The town of Kenmare is famed as a foodie destination and is packed with craft shops, cafés and cute cottages. It’s also the point where the Iveragh Peninsula moves into the Beara Peninsula of County Cork. The scenery here is utterly untamed with huge mountains, winding roads, bays, inlets and beaches. The route edges south to Dursey Island, where Ireland’s only cable car brings visitors out to this isolated island. It’s the only cable car in Europe to cross open water and is an unforgettable experience. The cable car has room for six adults at a time and takes eight minutes in each direction.
For those travelling to Dursey Island, a picnic lunch is advised as there are no facilities on the island. Otherwise, continue on to Glengarriff for lunch at Casey’s Hotel.
Sitting in a sheltered natural harbour in Bantry Bay is the very special Garnish Island. Over 70 years ago, a partnership between the island owner and an architect led to the creation of 15 hectares of lush, subtropical woodland gardens, a colonnaded Italian Garden and a Grecian Temple. The boat trip to the island is a short cruise that takes in a seal colony at Seal Island.
Overnight in The Maritime Hotel in Bantry.
Distance: Approximately 115km
Hailed as one of the finest historic houses in Ireland, Bantry House is a jewel that overlooks the swirl of green and blue that is Bantry Bay. Home to the White family since 1739, it boasts exceptional gardens with fountains, parterre, statues and terraces. Group booking with special rates are available for the house and gardens. There is a café for refreshments on site.
The Sheep’s Head beckons next – this narrow sliver of land is sparsely inhabited and it feels like you’re never too far from the Atlantic – here, it’s ALL about the scenery, which unfolds in every direction. The peninsula is at its most untamed at its tip where there is an option of taking a 4.2km walk (moderate) out to the lighthouse. Refreshments are available at the start of the walk at An Cupán Tae, where the apple pie is legendary.
Return to Bantry for lunch at the Westlodge Hotel.
The Mizen Head peninsula is a showcase of weather-beaten landscapes, sea cliffs and crashing waves and is Ireland’s most southwesterly point. As a testament to human endurance and determination, the Mizen Head Signal Station has stood strong against the forces of nature here for over 100 years. The Station was built to warn ships of the treacherous rocks that lie close to the shore, and today crossing the iconic bridge that soars above the gorge is a truly remarkable experience. There is a visitor centre, café, washrooms and gift shop on site. Discounted rates are available for groups of 10 or more.
Overnight at the Schull Harbour Hotel in the vibrant village of Schull.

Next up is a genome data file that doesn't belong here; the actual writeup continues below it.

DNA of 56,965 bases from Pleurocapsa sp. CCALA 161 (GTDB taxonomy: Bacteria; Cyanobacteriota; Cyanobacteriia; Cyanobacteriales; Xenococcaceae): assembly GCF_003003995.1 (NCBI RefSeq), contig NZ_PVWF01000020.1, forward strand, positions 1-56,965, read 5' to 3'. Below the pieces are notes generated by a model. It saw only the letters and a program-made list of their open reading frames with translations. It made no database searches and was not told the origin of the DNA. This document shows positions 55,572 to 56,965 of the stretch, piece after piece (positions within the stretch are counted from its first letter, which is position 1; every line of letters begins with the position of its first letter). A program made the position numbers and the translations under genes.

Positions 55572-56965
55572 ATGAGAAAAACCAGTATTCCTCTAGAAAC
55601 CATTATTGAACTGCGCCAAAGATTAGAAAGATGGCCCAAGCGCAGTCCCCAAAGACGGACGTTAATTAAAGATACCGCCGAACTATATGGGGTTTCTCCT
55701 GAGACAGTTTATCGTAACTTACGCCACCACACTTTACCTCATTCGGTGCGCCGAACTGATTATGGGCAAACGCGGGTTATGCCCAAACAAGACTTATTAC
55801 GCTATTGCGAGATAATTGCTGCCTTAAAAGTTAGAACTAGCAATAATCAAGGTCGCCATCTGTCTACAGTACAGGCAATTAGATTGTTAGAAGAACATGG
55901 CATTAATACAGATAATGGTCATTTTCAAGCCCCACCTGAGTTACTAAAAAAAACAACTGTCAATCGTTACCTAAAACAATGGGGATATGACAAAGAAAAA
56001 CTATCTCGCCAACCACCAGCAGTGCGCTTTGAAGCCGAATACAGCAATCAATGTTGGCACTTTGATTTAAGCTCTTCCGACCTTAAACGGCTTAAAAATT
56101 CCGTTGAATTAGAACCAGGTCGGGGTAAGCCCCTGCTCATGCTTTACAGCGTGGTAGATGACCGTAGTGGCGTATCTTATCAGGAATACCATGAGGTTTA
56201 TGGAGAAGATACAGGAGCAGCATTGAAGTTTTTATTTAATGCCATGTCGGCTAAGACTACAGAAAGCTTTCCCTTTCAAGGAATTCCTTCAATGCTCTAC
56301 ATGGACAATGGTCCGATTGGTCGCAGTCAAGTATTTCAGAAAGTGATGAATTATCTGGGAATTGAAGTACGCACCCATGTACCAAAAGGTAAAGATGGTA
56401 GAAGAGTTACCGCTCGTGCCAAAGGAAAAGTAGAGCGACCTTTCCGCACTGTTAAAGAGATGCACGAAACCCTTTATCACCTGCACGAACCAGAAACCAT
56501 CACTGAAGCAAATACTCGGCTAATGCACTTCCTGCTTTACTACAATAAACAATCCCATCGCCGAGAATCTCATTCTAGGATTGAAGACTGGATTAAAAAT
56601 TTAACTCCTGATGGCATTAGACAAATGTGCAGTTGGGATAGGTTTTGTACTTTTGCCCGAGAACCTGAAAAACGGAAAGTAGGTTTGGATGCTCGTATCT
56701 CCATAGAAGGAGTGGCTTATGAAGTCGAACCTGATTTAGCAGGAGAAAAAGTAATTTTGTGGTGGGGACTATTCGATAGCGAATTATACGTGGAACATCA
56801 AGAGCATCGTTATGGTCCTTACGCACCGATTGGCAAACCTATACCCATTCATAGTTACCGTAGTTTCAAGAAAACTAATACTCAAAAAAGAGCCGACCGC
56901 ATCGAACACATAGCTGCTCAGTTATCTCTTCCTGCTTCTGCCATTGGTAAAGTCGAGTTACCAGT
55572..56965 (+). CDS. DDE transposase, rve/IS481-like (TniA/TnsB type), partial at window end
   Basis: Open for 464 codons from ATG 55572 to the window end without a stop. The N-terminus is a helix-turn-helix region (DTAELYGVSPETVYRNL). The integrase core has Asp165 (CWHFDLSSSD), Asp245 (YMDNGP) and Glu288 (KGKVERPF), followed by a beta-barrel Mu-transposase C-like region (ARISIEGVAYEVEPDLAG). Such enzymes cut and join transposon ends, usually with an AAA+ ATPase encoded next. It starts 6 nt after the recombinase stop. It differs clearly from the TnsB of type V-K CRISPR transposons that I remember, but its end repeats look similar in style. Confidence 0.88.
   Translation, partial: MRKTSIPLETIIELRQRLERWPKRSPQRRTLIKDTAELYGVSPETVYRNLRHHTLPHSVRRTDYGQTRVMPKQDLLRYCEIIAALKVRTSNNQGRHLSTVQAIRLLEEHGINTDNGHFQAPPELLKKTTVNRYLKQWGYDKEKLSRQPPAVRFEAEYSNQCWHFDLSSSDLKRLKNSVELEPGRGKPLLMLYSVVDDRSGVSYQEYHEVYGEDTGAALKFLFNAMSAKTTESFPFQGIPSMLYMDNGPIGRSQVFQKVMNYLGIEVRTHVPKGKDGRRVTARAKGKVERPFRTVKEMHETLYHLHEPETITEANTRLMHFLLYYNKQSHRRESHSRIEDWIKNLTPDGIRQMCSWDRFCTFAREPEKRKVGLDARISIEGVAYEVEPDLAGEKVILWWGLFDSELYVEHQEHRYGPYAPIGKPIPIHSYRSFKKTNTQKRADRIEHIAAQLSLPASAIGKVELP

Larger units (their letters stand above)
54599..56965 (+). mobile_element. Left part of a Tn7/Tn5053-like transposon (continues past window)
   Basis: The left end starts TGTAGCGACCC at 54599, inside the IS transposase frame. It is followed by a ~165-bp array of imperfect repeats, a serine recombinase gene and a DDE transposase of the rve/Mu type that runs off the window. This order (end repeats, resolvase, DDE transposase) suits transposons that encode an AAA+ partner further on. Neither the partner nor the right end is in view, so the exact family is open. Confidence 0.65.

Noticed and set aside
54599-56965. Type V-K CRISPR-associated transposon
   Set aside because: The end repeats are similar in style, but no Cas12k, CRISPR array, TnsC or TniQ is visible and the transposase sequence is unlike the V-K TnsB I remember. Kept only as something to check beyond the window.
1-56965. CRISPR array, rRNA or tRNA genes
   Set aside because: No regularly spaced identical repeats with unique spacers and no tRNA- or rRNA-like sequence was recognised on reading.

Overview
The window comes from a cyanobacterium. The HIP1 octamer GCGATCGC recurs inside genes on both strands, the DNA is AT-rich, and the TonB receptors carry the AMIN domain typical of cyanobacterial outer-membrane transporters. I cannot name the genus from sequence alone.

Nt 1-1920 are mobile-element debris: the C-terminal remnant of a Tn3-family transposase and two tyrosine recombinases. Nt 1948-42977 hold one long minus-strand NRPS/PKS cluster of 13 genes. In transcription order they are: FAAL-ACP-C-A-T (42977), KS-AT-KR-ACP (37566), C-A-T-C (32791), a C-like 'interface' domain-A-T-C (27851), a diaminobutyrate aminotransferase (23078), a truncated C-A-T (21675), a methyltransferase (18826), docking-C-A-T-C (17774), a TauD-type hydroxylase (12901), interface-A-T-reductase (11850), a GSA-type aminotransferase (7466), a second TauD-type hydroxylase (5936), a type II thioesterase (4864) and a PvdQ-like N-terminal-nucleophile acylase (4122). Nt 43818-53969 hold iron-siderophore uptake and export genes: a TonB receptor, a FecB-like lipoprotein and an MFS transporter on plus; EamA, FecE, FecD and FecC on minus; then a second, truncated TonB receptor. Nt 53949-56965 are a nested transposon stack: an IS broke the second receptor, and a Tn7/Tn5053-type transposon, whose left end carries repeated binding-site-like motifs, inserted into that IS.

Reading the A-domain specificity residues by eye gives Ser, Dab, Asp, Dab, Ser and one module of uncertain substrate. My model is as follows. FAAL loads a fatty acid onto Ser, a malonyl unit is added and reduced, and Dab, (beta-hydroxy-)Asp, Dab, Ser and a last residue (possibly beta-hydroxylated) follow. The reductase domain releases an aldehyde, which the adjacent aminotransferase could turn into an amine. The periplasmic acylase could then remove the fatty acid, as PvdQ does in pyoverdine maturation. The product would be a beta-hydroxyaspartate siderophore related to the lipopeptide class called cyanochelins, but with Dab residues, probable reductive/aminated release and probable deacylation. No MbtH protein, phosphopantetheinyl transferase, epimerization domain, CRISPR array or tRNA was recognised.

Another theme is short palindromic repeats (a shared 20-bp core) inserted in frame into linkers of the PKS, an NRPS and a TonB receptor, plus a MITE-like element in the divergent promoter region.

Bantry House, Co. Cork
Mizen Head, Carbery, Co. Cork
Distance: Approximately 73km
The pretty town of Baltimore has a breezy, laid-back feel that seems more south of France than southern Ireland. Popular with yachters and packed with good bars and restaurants, it is home to Baltimore Castle/Dún na Séad, which dates back to 1215 and tells the story of the Sack of Baltimore in 1631 – a pirate attack in which 107 locals were captured and sold into slavery in north Africa.
Lunch at La Jolie Brise in Baltimore.
From Baltimore, boats leave for a variety of destinations that offer a real West Cork experience. From the harbour, the islands of Cape Clear and Sherkin can be accessed by local ferry (trips takes about 40 minutes to Cape Clear and 10 minutes to Sherkin). West Cork is also one of the best places in Europe to spot fin, humpback and minke whales and Whale Watching West Cork run whale and dolphin watching tours for groups.
For a longer day trip, Fastnet Tours runs tours to Cape Clear and around Fastnet Rock Lighthouse, a remote Atlantic Ocean lighthouse, which was the last part of Ireland to be seen by thousands of emigrants leaving for the New World.
Overnight at the Celtic Ross Hotel in Rosscarbery.
Distance: Approximately 48km
The bustling town of Clonakilty is famous for its love of traditional music and its celebrated Clonakilty Black Pudding. This bright and friendly spot is also the birthplace of the Irish revolutionary leader, Michael Collins. Just outside town, the Michael Collins Centre presents an exhibition and film about Collins, as well as engaging live talks three times a day. The centre is open all year for groups, by appointment.
Lunch at An Súgan in Clonakilty.
The 13th century Timoleague Abbey has a picturesque location on the edge of a calm sea inlet. Full of quirks, such as mysterious wall passages and tall arches either side of the choir, this Franciscan abbey makes an interesting place to explore. The site is open to the public and car parking is available.
Overnight in Inchydoney Island Lodge & Spa.
Baltimore Village, Co. Cork
Cape Clear, Co. Cork
Distance: Approximately 47km
Heading towards the Old Head of Kinsale, the views on the otherwise gentle Haven Coast intensify in drama as the route takes you south. This is the Old Head of Kinsale, one of the most dazzling headlands on the island of Ireland. While Old Head is now a golf course, the walking loop offers wonderful scenery over a 6km trail.
Lunch in the Tea Rooms at Charles Fort.
Perched at the edge of the sea, 17th century Charles Fort is one of the biggest military structures on the island of Ireland, and was built to protect the town of Kinsale. Outside the views are impressive, but good walking shoes are advised as the terrain is uneven. Guided tours are available for up to 40 people.
After visiting Charles Fort, the town of Kinsale saves what might be the best till last. This easy-going, colourful southern jewel is filled with great pubs and a thriving food scene that can be experienced in festivals, top restaurants and excellent little seafood spots. Kinsale Heritage Town Walks takes visitors through the town and reveals its history and secrets.
Overnight at the Blue Haven Hotel in Kinsale.
This is a sample itinerary to offer suggestions and ideas for planning trips. You can contact your local Tourism Ireland representative here for further information. Please note, any mention of specific product on this itinerary is meant to be used only as an example and does not represent an endorsement of that product by Tourism Ireland.